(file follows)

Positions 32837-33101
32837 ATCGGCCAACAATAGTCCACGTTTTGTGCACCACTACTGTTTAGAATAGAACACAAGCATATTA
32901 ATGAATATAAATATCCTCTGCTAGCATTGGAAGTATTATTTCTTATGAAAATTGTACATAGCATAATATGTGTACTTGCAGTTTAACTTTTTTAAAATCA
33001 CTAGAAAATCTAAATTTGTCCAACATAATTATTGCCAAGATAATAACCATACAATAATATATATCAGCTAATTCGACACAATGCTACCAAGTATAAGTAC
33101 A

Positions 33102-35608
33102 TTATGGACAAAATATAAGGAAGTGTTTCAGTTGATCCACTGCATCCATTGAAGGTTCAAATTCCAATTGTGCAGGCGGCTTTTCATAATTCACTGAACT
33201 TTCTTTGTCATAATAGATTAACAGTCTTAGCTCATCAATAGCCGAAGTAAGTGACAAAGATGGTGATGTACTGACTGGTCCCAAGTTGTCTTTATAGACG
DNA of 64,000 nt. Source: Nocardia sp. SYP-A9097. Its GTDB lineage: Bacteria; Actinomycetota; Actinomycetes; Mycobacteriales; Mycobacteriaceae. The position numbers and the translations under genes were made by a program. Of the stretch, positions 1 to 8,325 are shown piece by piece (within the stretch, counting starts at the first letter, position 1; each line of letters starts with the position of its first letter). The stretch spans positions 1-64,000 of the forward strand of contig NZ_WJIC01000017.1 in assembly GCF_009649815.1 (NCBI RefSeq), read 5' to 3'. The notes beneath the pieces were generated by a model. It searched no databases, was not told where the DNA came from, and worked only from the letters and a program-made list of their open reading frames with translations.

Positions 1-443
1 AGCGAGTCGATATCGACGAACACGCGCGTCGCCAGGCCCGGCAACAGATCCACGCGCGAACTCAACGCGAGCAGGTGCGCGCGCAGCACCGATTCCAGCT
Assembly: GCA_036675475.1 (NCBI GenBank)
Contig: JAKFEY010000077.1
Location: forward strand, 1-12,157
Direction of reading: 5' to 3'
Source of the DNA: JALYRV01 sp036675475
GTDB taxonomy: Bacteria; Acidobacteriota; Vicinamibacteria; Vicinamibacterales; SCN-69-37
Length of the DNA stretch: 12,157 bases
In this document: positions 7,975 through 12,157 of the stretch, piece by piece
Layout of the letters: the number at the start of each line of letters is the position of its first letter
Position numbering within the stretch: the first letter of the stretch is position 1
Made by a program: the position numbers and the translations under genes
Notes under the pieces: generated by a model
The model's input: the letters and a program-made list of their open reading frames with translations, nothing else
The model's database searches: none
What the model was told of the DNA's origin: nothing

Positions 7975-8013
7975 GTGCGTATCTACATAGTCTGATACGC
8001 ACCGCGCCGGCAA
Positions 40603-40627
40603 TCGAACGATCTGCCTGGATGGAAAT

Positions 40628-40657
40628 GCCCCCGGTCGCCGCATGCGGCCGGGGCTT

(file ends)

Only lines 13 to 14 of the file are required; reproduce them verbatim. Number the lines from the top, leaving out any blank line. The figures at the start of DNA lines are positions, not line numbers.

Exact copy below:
Contig: JAKFEY010000077.1
Location: forward strand, 1-12,157